OK.  So far, this is consistent with the definition of a discharged lead-acid storage battery.  So far, so good.

Quote
I added Magnesium sulfate and distilled water (epsom salts) as outlined in several online posts.  The solution I made was almost fully saturated (heated h20 to boiling, added MgSO4 until saturation).

Kay, see, I hadn't heard of using magnesium sulfate to "fix" lead-acid storage batteries.  So I'm a little out of my depth here.  So I'm gonna take it at face value.  If I had boiling dH2O, added more magnesium sulfate than would dissolve, and cooled it, I would call that completely saturated, or possibly supersaturated, which would soon be completely saturated with a mass of excess magnesium sulfate at the bottom.  So, you're using terminology I don't understand, that chemists don't use.  Just letting you know, if the boards you've been using so far say one thing, and we say another, you can't be upset if this thread goes nowhere.

Quote
I removed all existing water (weak acid) from the battery.

OK, that's clear.  Replace electrolyte (mostly water) with saturated magnesium sulfate solution.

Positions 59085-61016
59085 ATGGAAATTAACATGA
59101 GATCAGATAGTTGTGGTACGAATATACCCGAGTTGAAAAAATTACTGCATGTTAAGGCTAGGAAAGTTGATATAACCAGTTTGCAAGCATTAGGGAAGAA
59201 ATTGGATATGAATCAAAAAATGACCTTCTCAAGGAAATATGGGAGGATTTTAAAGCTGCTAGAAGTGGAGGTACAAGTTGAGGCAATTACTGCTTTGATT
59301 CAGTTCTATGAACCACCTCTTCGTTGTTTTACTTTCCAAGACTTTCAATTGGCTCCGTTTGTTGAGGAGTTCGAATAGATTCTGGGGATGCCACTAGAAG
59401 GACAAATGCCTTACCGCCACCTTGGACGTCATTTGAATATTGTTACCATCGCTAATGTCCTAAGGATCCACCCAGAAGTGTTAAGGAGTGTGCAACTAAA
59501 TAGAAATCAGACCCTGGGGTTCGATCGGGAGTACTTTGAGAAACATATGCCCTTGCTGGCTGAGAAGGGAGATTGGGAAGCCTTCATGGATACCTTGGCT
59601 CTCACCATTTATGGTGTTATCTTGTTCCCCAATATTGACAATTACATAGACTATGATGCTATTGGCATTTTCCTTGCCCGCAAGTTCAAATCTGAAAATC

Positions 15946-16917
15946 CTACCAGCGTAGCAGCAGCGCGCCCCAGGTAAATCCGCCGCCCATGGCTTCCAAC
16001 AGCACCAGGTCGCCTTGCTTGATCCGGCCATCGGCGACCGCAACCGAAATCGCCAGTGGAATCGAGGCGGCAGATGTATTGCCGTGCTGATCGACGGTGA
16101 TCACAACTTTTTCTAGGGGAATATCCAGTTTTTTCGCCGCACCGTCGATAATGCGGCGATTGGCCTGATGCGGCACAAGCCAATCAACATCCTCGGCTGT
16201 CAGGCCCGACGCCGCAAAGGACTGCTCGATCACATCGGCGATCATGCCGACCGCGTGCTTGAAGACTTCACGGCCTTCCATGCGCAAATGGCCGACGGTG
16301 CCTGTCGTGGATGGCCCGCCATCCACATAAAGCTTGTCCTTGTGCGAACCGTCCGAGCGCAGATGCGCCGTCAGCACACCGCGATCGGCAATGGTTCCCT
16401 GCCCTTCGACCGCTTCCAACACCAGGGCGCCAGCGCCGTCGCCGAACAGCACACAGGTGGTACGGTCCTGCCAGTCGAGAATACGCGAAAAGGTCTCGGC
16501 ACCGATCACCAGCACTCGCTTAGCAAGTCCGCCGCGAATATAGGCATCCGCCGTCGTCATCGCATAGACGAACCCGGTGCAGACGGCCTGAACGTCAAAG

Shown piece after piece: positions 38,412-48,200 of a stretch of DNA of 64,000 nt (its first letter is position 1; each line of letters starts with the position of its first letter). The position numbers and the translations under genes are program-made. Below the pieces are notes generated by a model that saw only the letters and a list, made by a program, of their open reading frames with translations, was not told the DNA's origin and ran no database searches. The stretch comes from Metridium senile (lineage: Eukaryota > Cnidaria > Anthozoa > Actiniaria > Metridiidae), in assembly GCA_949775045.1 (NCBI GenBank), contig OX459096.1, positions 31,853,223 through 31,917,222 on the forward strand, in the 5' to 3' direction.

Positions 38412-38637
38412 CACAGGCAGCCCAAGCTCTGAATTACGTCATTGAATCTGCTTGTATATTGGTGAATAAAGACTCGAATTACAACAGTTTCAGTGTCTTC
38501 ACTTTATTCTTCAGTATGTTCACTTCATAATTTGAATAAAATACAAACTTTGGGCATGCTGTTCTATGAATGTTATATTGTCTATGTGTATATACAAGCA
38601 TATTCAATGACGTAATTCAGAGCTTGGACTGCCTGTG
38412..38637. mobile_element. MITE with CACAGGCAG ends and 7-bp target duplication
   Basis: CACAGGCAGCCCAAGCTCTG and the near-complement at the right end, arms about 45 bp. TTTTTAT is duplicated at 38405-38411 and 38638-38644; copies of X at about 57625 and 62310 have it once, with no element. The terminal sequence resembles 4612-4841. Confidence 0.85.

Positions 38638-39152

Quote
I added the MgS04 solution (I assume since it dissolved it is MG 2+, H2O, H2SO4, is this a wrong assumption?)

Kinda, yeah.  I don't expect there is any H2SO4 in a saturated solution of magnesium sulfate.  You have water, and Mg2+ and SO42- ions, yes.

Quote
I charged the battery (2 amps on a 6 AH battery)

The battery now works fine.

Who-hoo.  I was worried it wouldn't work.

Quote
I assume you could model the battery like this
   -                                                                                    +
------------------------------------------------------------------------
| pb(s),  pbSo4(s) | H2O(aq), H2S04(aq), Mg2+, H+  | PbSO4, PbO|
________________________________________________________

Yes, I think you can now model the battery like that.  After charging, the sulfuric acid electrolyte would reform in solution from the battery plates.  And the magnesium ions are still there.  The sulfate ions too, because this is a mix of sulfuric acid and water

Quote
My question:  by charging, are the H+ ions created during "electrolysis" converting the MGSO4 to H2SO4, thereby freeing the MG+ ion to grab the crystalized PbS04  and replace the Pb with MG creating MgSO4 which in turn reverts to H2SO4 in a loop.  Thus creating an acidic mixture high in MgSO4 concentration?

OR: 

Is it the Mg 2+ Ion replacing the Pb in PbSO4 just out of chemistry (without electric current)?

How would I model this reaction?

What I know from experimentation is that charging seems to be required to make this work (the battery will not self-charge after adding MgSO4). 

A healthy battery (charged) as minimal if any PbSO4 in it, and no crystaline PbSO4 (sulfation).  Without PbSO4 there isnt a need for Mg.  I'm assuming once the battery plates are de-sulfated I should drain the acidic MgSO4 solution (possibly some MgSO4 precipitate), rinse the battery, and fill with pure electrolyte (H2SO4).